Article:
TheSchoolRun recommends a number of options for different subjects, as well as great websites for home schooling, best YouTube channels for learning and great virtual museum and field trip options for families:
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- Best art home schooling resources
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- Best wildlife and nature home schooling resources
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- Best coding home schooling resources
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- Best history home schooling resources
5. Clear up your child’s workspace
Chances are your child started lockdown learning with an organised place to work, but it’s now covered in half-finished worksheets, empty glasses and blunt pencils.
It’s hard to work in a chaotic environment, so at this stage of homeschooling it’s a good idea to give your child’s workspace a spring clean so it’s more conducive to studying.
6. Take shortcuts without guilt
Juggling the needs of two or more children can be really tough, whatever their ages. Pre-schoolers may interrupt your older child’s learning, while school-age siblings may wander off track if you’re helping their brother and sister and leaving them to get on with their work on their own.
‘If allowing your toddler to watch Bing means you can spend that time working through maths questions with your older child, do it – even if it’s something you wouldn’t normally do, it could save your sanity,’ says Julie.
7. Ditch the pressure to get everything done
If you’re struggling to get your child to do their work, you’re far from alone.
There are many reasons why it might be feeling impossible, from not being able to supervise them constantly to being worn down by endless sulking and arguments, but schools have been told by government to suspend the usual curriculum, and it’s not mandatory to get through all of your child’s set work.
‘If you’re feeling under pressure to get your child to complete work, have an honest conversation with their teacher,’ suggests Elliott. ‘Families shouldn’t be feeling stressed about getting through the set work – just focus on doing what’s manageable.’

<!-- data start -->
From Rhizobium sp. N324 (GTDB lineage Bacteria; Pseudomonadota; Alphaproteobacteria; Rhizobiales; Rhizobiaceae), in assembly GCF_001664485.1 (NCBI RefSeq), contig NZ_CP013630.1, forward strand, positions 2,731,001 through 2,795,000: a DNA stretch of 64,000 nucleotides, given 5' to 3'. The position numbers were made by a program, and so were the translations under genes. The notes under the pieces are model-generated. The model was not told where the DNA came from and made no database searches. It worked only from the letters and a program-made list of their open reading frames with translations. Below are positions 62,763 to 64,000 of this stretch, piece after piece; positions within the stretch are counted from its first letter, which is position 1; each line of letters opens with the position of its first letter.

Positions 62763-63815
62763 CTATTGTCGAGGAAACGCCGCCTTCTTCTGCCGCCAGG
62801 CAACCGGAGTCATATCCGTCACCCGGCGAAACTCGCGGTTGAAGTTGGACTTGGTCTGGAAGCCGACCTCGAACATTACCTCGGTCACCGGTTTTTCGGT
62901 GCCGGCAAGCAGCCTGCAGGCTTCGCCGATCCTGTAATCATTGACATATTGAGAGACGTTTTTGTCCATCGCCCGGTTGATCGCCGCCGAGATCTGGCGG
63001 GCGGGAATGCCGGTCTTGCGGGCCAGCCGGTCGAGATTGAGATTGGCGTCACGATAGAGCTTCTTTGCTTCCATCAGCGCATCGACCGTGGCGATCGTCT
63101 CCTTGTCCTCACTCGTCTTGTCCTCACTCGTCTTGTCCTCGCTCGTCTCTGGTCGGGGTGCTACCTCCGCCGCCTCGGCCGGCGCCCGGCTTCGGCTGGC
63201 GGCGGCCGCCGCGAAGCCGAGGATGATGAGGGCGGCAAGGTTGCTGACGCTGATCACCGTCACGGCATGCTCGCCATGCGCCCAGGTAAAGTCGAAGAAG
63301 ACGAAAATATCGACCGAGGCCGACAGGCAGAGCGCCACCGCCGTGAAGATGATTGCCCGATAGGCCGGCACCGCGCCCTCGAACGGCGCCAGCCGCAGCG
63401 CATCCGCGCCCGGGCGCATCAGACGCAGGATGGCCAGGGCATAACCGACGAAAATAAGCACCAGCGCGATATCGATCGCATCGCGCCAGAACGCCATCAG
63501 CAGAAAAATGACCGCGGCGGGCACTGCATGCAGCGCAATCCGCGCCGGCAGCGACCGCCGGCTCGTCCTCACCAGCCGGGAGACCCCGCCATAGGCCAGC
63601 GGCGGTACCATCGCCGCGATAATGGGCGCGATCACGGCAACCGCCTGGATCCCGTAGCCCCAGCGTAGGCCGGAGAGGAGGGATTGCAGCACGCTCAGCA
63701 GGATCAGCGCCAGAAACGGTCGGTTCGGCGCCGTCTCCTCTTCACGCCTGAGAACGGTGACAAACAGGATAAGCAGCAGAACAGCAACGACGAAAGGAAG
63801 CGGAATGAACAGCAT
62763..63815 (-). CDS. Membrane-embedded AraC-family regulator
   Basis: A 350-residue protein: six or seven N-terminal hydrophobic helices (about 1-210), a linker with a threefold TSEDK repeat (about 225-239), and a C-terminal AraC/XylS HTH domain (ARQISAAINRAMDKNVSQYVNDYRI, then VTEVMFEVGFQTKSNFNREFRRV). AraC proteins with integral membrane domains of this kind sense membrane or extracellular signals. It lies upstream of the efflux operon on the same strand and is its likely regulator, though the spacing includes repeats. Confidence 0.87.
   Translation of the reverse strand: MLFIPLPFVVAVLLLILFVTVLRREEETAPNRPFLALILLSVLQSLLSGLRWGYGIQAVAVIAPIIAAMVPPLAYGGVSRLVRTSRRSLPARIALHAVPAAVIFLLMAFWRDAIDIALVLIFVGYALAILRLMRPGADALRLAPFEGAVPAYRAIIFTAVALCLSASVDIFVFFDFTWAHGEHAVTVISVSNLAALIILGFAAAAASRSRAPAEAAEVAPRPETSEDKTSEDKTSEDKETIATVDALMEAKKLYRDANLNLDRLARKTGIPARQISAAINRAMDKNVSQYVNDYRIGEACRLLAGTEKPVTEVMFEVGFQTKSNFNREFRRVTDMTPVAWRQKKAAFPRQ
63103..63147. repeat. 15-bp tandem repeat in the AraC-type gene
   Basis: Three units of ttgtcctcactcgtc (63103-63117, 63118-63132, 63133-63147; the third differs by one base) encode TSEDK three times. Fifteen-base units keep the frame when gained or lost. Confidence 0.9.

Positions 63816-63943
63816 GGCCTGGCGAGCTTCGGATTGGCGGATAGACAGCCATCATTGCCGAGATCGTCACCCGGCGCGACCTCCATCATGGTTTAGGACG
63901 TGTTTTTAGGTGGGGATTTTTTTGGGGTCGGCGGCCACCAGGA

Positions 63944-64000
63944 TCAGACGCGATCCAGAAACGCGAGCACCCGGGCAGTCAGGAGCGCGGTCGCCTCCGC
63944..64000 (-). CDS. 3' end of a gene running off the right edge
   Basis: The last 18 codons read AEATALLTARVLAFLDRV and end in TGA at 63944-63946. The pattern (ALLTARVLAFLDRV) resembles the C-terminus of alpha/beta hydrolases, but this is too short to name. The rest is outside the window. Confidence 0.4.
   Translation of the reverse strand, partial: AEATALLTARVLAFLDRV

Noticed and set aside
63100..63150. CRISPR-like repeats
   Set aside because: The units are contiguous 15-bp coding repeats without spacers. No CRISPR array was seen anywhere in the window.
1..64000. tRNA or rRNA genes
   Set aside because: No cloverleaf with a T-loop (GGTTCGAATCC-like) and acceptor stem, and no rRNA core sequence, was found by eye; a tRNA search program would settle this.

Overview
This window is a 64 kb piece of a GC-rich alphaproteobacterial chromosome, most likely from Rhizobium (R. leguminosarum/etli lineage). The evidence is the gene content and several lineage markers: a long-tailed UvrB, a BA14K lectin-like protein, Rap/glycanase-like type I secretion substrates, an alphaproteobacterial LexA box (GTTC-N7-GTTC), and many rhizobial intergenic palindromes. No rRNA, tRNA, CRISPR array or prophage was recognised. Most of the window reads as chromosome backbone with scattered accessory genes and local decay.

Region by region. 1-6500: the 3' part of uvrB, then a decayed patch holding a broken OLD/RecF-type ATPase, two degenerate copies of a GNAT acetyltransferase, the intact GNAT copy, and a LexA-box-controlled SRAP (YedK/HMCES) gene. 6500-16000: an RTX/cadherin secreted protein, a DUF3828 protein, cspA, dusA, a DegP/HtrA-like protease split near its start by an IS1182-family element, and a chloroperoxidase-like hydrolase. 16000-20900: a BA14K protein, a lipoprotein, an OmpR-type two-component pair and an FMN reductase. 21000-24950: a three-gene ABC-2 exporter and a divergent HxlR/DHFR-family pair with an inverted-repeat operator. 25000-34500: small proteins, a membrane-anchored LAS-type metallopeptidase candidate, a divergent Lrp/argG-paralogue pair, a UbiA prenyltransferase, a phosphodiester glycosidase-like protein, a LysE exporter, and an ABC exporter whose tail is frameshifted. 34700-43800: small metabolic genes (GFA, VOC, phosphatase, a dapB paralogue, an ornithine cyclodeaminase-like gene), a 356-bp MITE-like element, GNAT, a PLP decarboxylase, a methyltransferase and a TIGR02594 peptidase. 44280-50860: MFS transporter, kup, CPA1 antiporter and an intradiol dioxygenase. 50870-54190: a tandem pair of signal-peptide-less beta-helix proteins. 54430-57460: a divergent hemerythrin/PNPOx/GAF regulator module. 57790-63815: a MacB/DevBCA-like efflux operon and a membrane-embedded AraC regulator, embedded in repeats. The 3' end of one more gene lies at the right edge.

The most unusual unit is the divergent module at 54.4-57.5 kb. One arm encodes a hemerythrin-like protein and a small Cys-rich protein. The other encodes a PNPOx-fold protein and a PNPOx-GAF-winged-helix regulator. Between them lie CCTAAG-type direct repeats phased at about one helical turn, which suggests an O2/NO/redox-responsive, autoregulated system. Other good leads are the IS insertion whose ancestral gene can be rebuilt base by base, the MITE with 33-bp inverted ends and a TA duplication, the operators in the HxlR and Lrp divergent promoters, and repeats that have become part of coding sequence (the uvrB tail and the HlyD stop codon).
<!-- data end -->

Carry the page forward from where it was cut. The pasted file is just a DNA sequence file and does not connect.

8. Step back from arguments
‘Many parents at this point feel they’re at stalemate with their child, and feel that they’re not listening or complying, or just won’t engage,’ Julie says.
If you and your child are locking horns, give yourselves some time out: go for a head-clearing walk on your own, and let them cool off by watching TV or gaming with a friend.
9. Focus on consolidation, not new concepts
Children might get frustrated and put off their schoolwork if they can’t get their head around what they’re expected to do.
Meanwhile, you might feel disillusioned and demotivated if you don’t feel you can provide adequate help, but you’re not expected to be your child’s teacher.
‘Your child’s home learning should be a consolidation of things they have already covered, not new concepts,’ says Julie.
If you’re struggling, it's okay to skip over a certain task or come back to it later. If you're worried about not getting the work done, drop their teacher an email to explain that you're finding it difficult and so have moved on.
You can also ask your child’s teacher for help explaining a particular concept or topic, although bear in mind that as most are now supervising bubbles, you may not get an immediate response.
10. Consider asking for a return to school
If homeschooling really isn’t working for you, talk to your child’s school about other options, including returning to school. This is not guaranteed, but may be possible, especially if there are circumstances like special educational needs.
‘There’s always someone who can offer advice and guidance in a school, so reach out to a member of staff you feel comfortable with,’ suggests Elliott. ‘They may be able to help with structure and routine, and even offer a space in school.’
11. Change your mindset
Your child is probably not the only one struggling with motivation at this stage. It’s likely that you’re losing momentum, too, especially if every day feels like a battle to get them to work.
This can leave you feeling overwhelmed by guilt, but the vast majority of families will be finding this time hard, so don’t beat yourself up or compare yourself with others.
‘What you’re providing here is not homeschooling; that’s something families choose to do, not have thrust upon them,’ Julie explains. ‘Try to think of it as home learning instead, and give yourself permission to take your foot off the gas.
‘Your child’s work will still be there whether you’ve taken time to reconnect with them or have been banging your head off a brick wall, so give yourself permission to rest and repair, at a pace that’s right for you and your child.’